Denver - March 30, 2009 - Cochlear Americas, the world's leader in advanced hearing technologies, today announced the winners of the 2009 Graeme Clark Scholarship awards. Since 2002, the Graeme Clark Cochlear Scholarship Foundation has recognized the remarkable achievements of individuals who have received a Nucleus® cochlear implant - a small electronic device that can provide a sense of hearing to someone who has severe to profound hearing loss. This year, five outstanding students have been selected to receive a total of $40,000 in financial assistance toward an accredited university.
"Cochlear Americas is dedicated to empowering our Nucleus recipients with an opportunity to pursue higher goals and achieve their greatest dreams," said Chris Smith, President, Cochlear Americas. "We are proud to provide assistance to such intelligent and engaged young adults who demonstrate superior academic achievement, leadership and community involvement."
The five scholarship winners are:
- Emily Fustos (Allison Park, PA), a freshman at Pennsylvania State University, was born profoundly deaf and received her Nucleus cochlear implant at age 2. Emily excelled as a dancer for 13 years, and dedicated herself to participating in multiple activities and organizations including her leadership positions as a Varsity Cheerleading Captain and President of the Latin Club. Her experience regaining her hearing with the assistance of a cochlear implant has inspired her to become a doctor. Emily is enrolled in the Schreyer Honors College where she is considering using her unique perspective of both the deaf and hearing worlds to specialize in Speech Pathology and Communication Disorders.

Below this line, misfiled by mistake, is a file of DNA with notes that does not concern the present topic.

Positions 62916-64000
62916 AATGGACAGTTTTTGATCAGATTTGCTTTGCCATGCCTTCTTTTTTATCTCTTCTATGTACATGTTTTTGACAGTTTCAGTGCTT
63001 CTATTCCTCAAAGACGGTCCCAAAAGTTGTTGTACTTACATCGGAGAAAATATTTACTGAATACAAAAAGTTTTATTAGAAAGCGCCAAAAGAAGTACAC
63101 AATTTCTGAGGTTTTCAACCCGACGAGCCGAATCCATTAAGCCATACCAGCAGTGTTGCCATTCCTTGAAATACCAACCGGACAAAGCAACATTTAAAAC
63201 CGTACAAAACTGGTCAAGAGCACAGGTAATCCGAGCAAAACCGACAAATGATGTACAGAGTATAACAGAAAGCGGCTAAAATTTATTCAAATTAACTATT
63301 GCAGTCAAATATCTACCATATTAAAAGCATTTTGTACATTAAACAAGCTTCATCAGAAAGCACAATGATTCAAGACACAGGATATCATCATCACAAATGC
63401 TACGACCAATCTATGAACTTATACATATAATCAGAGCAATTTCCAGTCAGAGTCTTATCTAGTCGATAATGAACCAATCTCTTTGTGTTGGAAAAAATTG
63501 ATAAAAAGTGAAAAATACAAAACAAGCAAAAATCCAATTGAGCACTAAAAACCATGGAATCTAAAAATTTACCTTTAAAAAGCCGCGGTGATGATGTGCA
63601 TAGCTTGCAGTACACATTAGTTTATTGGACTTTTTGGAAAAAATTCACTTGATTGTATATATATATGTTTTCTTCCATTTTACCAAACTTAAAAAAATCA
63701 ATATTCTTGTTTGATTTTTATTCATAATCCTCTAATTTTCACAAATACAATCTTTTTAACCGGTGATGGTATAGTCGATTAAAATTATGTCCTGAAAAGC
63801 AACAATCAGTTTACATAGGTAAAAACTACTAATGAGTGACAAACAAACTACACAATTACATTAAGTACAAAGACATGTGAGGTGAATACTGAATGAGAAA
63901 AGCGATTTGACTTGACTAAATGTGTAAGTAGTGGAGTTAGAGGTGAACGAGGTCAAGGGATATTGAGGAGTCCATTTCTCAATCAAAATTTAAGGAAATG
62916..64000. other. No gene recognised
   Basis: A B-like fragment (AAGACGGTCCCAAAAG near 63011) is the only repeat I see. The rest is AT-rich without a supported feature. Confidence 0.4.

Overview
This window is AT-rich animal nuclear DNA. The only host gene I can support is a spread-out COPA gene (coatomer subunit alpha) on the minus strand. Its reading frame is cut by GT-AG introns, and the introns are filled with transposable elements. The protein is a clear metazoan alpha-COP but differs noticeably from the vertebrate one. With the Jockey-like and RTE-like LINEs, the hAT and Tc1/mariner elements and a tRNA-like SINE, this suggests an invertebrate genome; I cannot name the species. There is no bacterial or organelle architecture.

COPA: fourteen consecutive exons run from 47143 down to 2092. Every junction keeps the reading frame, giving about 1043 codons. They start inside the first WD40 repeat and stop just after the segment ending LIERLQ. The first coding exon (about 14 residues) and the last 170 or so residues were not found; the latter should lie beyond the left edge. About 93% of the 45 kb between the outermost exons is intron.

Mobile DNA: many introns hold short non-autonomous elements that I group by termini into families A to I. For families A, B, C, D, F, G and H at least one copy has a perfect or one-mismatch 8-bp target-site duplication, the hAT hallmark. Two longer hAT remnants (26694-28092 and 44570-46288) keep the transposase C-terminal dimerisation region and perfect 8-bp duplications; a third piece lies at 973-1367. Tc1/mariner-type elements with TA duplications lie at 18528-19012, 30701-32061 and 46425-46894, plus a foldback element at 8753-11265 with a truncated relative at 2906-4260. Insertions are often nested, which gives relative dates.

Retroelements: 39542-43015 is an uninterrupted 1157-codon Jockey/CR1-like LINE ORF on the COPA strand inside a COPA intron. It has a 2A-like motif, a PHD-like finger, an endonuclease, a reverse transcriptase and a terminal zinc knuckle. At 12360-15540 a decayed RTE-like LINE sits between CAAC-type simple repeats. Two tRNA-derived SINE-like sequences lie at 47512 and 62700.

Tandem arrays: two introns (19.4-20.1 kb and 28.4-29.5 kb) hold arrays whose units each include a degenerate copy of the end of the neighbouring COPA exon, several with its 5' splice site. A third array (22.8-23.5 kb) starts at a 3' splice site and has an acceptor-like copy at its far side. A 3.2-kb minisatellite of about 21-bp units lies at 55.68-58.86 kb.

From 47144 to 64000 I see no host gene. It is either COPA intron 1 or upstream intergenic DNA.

- Alison Marinelli (South Windsor, CT), a freshman at Assumption College, was diagnosed with profound hearing loss at the age of 9 months. In Alison's words, she was "given the gift of sound" when she received a cochlear implant at age 4, and again when she received a cochlear implant in her other ear at age 15. Alison exemplifies a strong commitment to school, passion for learning, and leadership in extracurricular activities. She is pursuing a degree in Speech and Language Pathology, with the ultimate goal of attaining both her masters and doctorate degrees in order to better assist others in developing skills in hearing and oral communication.
- Heather Page (Fairfield, OH), a sophomore at the University of North Carolina at Wilmington (UNCW), was diagnosed with severe to profound hearing loss at age 3 and received her Nucleus cochlear implant when she was 16. Heather is a talented musician winning honors throughout high school playing the clarinet at various solos and ensemble contests. She is passionate about the sea and volunteers as an advocate for marine life. Heather is successfully working towards a degree in Marine Biology and Environmental Studies within the nationally recognized marine biology program at UNCW, and pursuing her passion for music as first chair of the clarinet section in the UNCW Wind Symphony.
- Grayson Swaim (Camby, IN), a freshman at Wabash College, became deaf from bacterial meningitis when he was 10 months old and received a Nucleus cochlear implant at age 5. From being Captain of the Swim Team to earning many service leadership roles, Grayson believes his cochlear implant helped him to achieve his goals of graduating from high school with honors and getting accepted into a four-year university. Grayson hopes to pursue a career in law and make a difference in people's lives by creating more opportunities for those in need.
- Tyler Wagner (Ackley, IA), a sophomore at University of Northern Iowa, lost his hearing after a tragic trampoline accident in 1998. Shortly after the accident, he received a Nucleus cochlear implant at age 9. From that moment, Tyler says he "never took his cochlear implant for granted". In addition to Tyler's rigorous academic pursuits and outstanding character, he excelled in athletics, placing sixth in the Iowa State Wrestling Tournament his senior year. He was also involved theater, community service and National Honor Society. Tyler is currently pursuing a degree in exercise science and looks forward to having a positive impact on others.